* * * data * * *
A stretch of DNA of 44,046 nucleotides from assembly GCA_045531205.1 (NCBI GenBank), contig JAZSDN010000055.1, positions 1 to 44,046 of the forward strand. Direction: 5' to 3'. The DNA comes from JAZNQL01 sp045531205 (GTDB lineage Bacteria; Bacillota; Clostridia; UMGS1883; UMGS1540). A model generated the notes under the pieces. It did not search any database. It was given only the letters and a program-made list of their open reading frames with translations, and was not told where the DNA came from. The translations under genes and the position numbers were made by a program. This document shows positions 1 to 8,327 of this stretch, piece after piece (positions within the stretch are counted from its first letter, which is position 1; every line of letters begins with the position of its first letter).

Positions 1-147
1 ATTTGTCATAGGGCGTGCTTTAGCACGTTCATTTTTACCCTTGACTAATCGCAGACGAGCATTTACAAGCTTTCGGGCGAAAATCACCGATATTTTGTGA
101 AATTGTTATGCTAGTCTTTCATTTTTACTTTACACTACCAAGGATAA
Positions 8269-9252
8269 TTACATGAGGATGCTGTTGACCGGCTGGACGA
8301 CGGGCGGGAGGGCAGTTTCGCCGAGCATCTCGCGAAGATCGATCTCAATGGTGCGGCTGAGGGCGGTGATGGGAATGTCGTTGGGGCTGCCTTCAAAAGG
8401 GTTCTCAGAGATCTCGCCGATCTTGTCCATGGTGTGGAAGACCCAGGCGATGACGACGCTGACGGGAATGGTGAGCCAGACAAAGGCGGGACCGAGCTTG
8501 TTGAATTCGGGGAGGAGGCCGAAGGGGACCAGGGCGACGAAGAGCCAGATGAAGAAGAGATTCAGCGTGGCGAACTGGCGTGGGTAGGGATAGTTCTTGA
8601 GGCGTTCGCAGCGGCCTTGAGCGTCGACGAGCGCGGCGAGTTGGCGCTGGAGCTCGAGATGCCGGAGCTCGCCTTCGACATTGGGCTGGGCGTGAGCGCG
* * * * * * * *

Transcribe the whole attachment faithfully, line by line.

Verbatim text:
A stretch of DNA of 44,046 nucleotides from assembly GCA_045531205.1 (NCBI GenBank), contig JAZSDN010000055.1, positions 1 to 44,046 of the forward strand. Direction: 5' to 3'. The DNA comes from JAZNQL01 sp045531205 (GTDB lineage Bacteria; Bacillota; Clostridia; UMGS1883; UMGS1540). A model generated the notes under the pieces. It did not search any database. It was given only the letters and a program-made list of their open reading frames with translations, and was not told where the DNA came from. The translations under genes and the position numbers were made by a program. This document shows positions 1 to 8,327 of this stretch, piece after piece (positions within the stretch are counted from its first letter, which is position 1; every line of letters begins with the position of its first letter).

Positions 1-147
1 ATTTGTCATAGGGCGTGCTTTAGCACGTTCATTTTTACCCTTGACTAATCGCAGACGAGCATTTACAAGCTTTCGGGCGAAAATCACCGATATTTTGTGA
101 AATTGTTATGCTAGTCTTTCATTTTTACTTTACACTACCAAGGATAA
Positions 8269-9252
8269 TTACATGAGGATGCTGTTGACCGGCTGGACGA
8301 CGGGCGGGAGGGCAGTTTCGCCGAGCATCTCGCGAAGATCGATCTCAATGGTGCGGCTGAGGGCGGTGATGGGAATGTCGTTGGGGCTGCCTTCAAAAGG
8401 GTTCTCAGAGATCTCGCCGATCTTGTCCATGGTGTGGAAGACCCAGGCGATGACGACGCTGACGGGAATGGTGAGCCAGACAAAGGCGGGACCGAGCTTG
8501 TTGAATTCGGGGAGGAGGCCGAAGGGGACCAGGGCGACGAAGAGCCAGATGAAGAAGAGATTCAGCGTGGCGAACTGGCGTGGGTAGGGATAGTTCTTGA
8601 GGCGTTCGCAGCGGCCTTGAGCGTCGACGAGCGCGGCGAGTTGGCGCTGGAGCTCGAGATGCCGGAGCTCGCCTTCGACATTGGGCTGGGCGTGAGCGCG